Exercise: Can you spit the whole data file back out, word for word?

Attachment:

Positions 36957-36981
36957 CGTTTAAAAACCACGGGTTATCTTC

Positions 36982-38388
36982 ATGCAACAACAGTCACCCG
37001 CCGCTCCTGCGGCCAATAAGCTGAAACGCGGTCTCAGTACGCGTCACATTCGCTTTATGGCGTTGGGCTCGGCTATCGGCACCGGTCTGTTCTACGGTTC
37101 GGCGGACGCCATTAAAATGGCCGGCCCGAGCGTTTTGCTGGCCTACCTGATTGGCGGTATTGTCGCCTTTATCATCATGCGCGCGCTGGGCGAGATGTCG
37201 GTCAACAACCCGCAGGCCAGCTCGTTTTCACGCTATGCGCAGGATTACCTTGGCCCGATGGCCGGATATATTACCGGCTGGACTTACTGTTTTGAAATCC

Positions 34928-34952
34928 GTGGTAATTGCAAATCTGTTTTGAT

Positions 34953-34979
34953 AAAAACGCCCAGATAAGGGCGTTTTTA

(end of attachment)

Positions 36957-36981
36957 CGTTTAAAAACCACGGGTTATCTTC

Positions 36982-38388
36982 ATGCAACAACAGTCACCCG
37001 CCGCTCCTGCGGCCAATAAGCTGAAACGCGGTCTCAGTACGCGTCACATTCGCTTTATGGCGTTGGGCTCGGCTATCGGCACCGGTCTGTTCTACGGTTC
37101 GGCGGACGCCATTAAAATGGCCGGCCCGAGCGTTTTGCTGGCCTACCTGATTGGCGGTATTGTCGCCTTTATCATCATGCGCGCGCTGGGCGAGATGTCG
37201 GTCAACAACCCGCAGGCCAGCTCGTTTTCACGCTATGCGCAGGATTACCTTGGCCCGATGGCCGGATATATTACCGGCTGGACTTACTGTTTTGAAATCC

Positions 34928-34952
34928 GTGGTAATTGCAAATCTGTTTTGAT

Positions 34953-34979
34953 AAAAACGCCCAGATAAGGGCGTTTTTA